3 minute read

Tomas Restrepo calls out Richard Turner for not being very pragmatic. Richard outlines his opposition to building a communications “bus” for the enterprise in the hope that it solves all the integration needs of the business. Instead Richard is relying on WS-* to deliver the necessary interop. Tomas says:

_My humble opinion on the matter (not being an expert on either ESBs nor WS-*) is that Richard's comment is, well, not very pragmatic and overly optimistic, at best. In theory, I'd agree 100%, it certainly sounds like a very compelling vision of the future. In practice, however, I can't see how this would ever be a reality._

To the contrary, this comment actually describes my opinion of the Enterprise Service Bus (ESB) approach. You see, for the last few years the ESB proponents have been offering essentially the same vision under various different guises. They say that your current systems that look something like this…

…can be changed, if you spend enough money on their particular middleware/server/ESB/whatever infrastructure, into something that looks like this…

Much neater. And here’s where I would choose to apply Tomas’quote: “In theory, I’d agree 100%, it certainly sounds like a very compelling vision of the future. In practice, however, I can’t see how this would ever be a reality.” The problem is that a radical enterprise wide overhaul of systems to make them fit into this pattern is just too hard to achieve.

Where I agree with Tomas is that BizTalk Server provides an excellent platform for integrating enterprise applications. It really is a fantastic way to bring disparate systems together and makes it easy to place a service oriented interface around existing applications. In fact, Microsoft could promote BizTalk as the solution for how to provide an ESB using the Windows platform. I think, though, that this would be a mistake.

The pragmatic approach I promote is to use BizTalk where necessary to integrate applications into islands of functionality. It may be useful to build a solution around two or three existing business applications and to expose this collectively as a service to the rest of the enterprise. In other areas, new systems will be built as native services and will participate in service oriented applications directly. Rather than seeing the enterprise built upon a common service “bus”, consider an enterprise wide directory enumerating the disparate services made available within the organisation. UDDI fulfils this role and allows services to be catalogued and searched. This way, if your organisation already has a zip code or postal code look-up service, or a payment gateway service, or an invoicing service, or a credit checking service, or whatever you need, then you can reuse an existing service if it provides the functionality you need. Alternatively, you might be able to extend an existing service if it doesn’t provide everything. This is how I see the value and promise of service orientation being delivered and it doesn’t require a centralised message “bus”.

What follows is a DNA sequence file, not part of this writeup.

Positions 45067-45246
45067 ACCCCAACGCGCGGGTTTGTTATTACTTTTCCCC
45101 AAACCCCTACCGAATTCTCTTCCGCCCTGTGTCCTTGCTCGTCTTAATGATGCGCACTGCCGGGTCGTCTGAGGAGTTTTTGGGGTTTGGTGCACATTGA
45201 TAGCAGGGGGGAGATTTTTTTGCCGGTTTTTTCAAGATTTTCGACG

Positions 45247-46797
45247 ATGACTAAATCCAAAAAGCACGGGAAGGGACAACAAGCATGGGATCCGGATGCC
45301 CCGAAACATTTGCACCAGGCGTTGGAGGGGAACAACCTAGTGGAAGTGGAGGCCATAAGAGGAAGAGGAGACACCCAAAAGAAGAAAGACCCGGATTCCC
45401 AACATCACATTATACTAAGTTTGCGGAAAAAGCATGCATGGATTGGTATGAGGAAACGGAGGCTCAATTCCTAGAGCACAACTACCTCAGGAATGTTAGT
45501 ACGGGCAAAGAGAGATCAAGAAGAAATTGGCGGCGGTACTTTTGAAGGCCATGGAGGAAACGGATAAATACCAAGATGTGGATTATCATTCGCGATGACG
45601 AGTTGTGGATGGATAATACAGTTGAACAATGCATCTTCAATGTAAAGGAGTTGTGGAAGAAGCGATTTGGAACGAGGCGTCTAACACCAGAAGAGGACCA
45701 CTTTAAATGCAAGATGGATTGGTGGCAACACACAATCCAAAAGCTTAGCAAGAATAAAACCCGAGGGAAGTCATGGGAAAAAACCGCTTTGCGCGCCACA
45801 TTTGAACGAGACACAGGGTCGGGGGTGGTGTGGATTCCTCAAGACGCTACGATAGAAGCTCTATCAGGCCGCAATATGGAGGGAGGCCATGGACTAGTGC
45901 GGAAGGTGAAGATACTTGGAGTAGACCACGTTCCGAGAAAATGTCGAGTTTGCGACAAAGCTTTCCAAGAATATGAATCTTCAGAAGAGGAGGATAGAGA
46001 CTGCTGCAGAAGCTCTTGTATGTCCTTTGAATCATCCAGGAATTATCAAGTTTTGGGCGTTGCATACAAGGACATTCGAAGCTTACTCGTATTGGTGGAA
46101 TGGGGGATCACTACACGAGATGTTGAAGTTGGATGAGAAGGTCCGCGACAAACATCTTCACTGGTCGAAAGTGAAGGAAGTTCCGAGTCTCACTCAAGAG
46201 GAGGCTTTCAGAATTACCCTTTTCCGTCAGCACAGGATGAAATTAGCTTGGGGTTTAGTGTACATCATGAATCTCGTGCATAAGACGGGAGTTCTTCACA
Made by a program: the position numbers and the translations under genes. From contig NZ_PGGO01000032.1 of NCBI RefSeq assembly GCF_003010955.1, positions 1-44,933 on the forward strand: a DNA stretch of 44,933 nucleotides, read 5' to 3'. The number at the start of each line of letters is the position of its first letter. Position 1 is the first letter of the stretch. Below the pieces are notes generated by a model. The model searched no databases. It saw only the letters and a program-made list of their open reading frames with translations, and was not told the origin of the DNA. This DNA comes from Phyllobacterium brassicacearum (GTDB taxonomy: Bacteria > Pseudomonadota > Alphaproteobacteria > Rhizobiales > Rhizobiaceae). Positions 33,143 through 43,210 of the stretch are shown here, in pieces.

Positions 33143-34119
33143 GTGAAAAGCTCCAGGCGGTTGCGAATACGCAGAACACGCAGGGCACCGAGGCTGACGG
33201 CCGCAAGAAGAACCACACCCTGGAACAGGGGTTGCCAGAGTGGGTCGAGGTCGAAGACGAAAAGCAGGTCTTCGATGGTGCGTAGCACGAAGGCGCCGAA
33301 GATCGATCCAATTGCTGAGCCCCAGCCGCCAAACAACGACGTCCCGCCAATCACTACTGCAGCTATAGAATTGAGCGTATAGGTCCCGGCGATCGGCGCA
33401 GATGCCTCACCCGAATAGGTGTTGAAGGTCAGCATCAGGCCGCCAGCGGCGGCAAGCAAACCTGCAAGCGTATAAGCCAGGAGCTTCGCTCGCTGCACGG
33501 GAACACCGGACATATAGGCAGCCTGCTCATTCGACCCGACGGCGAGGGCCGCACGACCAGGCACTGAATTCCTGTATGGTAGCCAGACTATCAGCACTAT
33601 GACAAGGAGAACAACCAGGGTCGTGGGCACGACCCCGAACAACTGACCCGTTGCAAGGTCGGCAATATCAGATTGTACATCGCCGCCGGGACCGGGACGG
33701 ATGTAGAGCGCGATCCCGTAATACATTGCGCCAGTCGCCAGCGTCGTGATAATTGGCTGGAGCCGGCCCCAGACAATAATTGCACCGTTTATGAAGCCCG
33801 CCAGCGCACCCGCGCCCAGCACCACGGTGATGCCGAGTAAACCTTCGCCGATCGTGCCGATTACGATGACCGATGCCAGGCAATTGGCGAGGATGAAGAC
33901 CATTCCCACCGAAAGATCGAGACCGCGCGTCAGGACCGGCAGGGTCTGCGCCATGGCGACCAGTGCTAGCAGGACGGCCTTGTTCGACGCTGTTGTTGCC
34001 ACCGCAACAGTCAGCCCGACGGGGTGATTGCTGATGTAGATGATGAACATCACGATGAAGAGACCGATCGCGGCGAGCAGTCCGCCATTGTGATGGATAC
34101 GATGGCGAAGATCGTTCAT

We’ve come so far with web services in the last three or four years and the future promises to move just as quickly. I respect the doubts that Tomas has about whether we will arrive at a compatible WS-* world. I certainly share some of those concerns as the complexity level of the web service protocols increases. I remain positive, though, that the goal of greater interop is one that we will continue to be pursue. For the places where we need localised integration, tools like BizTalk will deliver that functionality without demanding enterprise wide agreement. More broadly, integrating business services either through BizTalk or simply in application code will be the best way forward.